In the Czech Republic, with the exception of a few specialised journals, people have stopped reading in Slovak. Moreover, the mere awareness of the existence of Slovak literature has decreased significantly in recent times. In 2004, Lidové noviny (People’s Newspaper, a Czech Republic daily) complained that the average Slovak intellectual was able to name ten contemporary Czech authors (including book titles and a brief summary of contents) without any trouble, whereas Czech cultural editors had no idea about Slovak literature. The previously-mentioned public opinion poll of 2004/05 seems to confirm this trend: 75% of the Slovaks questioned said they frequently (1-2 times per week), or at least occasionally (1-2 times per month), read publications in their neighbours’ language. In contrast, 43% of surveyed Czechs admitted they never read texts in Slovak.

Despite the close relationship the two peoples have traditionally enjoyed, both historically and linguistically, today translation remains the only means for Czech publishers to offer Slovak literature in the Czech Republic. Initially, a project with books for children and young people was launched, and in 2004 the publication of the first Czech translation of Slovak fiction for adults (Kniha o cintoríne [The Book of the Cemetery] by Daniela Kapitánová) caused quite a sensation - an alarming signal for supporters of Czech-Slovak bilingualism.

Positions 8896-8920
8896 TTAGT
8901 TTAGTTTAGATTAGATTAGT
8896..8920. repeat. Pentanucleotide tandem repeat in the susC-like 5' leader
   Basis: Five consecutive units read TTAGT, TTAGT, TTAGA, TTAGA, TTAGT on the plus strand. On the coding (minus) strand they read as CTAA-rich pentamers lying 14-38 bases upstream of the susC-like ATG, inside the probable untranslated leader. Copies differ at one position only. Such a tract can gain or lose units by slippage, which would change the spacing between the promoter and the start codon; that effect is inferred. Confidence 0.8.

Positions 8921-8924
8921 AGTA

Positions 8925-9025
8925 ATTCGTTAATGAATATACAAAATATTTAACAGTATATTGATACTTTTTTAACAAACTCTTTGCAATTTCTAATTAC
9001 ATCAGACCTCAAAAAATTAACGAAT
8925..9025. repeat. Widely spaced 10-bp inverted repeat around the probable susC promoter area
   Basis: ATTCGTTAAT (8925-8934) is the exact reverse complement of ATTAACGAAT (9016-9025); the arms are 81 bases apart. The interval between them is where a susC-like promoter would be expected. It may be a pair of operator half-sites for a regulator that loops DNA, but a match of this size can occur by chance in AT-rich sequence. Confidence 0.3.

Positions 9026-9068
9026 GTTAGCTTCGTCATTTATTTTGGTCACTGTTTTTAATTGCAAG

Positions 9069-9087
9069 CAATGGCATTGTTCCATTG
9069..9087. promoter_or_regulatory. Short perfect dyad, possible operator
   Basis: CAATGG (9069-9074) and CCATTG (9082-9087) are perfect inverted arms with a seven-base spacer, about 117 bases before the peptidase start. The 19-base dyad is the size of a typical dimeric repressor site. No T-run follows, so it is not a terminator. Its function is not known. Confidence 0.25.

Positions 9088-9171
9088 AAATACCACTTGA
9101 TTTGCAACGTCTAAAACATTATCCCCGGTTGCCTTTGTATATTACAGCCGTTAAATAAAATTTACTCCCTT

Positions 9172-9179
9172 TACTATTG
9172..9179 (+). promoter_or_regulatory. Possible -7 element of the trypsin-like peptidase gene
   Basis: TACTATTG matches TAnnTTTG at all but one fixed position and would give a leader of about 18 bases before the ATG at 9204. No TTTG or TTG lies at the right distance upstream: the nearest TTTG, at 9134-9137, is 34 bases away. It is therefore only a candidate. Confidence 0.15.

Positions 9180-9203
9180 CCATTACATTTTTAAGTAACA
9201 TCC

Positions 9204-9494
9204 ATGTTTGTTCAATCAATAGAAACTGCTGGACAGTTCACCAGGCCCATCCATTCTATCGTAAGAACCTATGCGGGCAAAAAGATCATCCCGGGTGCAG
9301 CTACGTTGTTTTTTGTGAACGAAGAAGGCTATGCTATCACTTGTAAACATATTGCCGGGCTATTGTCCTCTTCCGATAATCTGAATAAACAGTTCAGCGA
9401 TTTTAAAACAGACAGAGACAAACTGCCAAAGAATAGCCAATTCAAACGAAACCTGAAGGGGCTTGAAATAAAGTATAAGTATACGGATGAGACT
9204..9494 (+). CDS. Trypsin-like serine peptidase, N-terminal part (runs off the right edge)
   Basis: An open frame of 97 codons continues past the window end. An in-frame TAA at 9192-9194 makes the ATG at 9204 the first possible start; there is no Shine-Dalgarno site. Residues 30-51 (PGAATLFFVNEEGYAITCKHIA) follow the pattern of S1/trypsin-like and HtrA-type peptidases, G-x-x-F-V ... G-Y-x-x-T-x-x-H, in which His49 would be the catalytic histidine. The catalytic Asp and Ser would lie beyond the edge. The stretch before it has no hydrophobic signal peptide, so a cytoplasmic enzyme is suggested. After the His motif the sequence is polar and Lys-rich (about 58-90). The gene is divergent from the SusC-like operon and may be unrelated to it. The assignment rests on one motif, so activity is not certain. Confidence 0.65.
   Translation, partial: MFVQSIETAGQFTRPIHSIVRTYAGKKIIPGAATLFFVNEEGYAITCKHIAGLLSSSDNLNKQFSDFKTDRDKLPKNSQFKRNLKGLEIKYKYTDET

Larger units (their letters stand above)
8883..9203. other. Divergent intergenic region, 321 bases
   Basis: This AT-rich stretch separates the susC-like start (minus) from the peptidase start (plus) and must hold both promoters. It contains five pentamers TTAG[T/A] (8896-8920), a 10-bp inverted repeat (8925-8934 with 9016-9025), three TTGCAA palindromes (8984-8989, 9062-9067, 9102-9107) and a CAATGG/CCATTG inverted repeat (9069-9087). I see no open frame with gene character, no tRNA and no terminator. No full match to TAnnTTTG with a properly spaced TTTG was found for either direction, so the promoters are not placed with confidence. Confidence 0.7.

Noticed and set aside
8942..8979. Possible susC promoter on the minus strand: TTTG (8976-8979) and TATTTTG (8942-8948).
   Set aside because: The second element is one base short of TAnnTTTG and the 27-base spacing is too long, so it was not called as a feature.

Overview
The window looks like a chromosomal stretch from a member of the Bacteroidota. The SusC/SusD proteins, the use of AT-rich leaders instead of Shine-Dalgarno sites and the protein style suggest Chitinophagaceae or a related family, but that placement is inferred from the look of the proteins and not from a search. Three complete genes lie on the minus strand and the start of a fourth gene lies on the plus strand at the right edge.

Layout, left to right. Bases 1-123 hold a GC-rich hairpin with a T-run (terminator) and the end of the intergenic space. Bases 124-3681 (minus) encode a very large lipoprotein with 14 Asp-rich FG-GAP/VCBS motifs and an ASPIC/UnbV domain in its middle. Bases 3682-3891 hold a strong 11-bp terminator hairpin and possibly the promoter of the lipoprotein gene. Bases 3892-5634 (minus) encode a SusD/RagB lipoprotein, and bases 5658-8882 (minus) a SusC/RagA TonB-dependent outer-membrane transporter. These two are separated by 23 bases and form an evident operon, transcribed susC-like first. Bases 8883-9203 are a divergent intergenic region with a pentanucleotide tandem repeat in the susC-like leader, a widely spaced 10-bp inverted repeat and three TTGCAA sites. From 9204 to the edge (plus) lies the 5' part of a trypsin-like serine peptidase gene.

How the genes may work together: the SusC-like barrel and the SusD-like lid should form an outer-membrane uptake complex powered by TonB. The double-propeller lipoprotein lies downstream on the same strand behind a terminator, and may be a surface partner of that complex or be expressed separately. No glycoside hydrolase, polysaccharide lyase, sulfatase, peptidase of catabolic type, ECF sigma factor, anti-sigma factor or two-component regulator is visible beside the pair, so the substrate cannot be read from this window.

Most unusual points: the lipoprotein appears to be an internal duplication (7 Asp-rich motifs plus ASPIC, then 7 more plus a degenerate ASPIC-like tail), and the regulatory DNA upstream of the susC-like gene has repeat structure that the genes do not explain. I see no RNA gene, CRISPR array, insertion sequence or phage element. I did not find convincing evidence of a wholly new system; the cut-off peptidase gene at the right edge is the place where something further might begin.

Meanwhile, the warnings of Czech intellectuals have become more and more urgent. In 1999, the Czech president of the Senate, Petr Pithart, described Czech “ignorance about their own ignorance about Slovakia” as a relic from the past which makes the Slovak character appear somehow “more primitive but also more spontaneous, more generous, more heartfelt, something comparable to lost innocence.” In 1992, Václav Havel had already dared to call his Czech compatriots “so selfish, contemptuous and heartless that the Slovaks could no longer believe in Czechoslovakia as their country.”

The school system as well attests to the one-sidedness of the effort by which only Slovakia attempts to maintain the vestiges of bilingualism. In 1995, Czech was introduced as an optional subject in Slovak schools. In the Czech Republic, however, Slovak has only been taught at a single primary school (in Karviná) since 1992.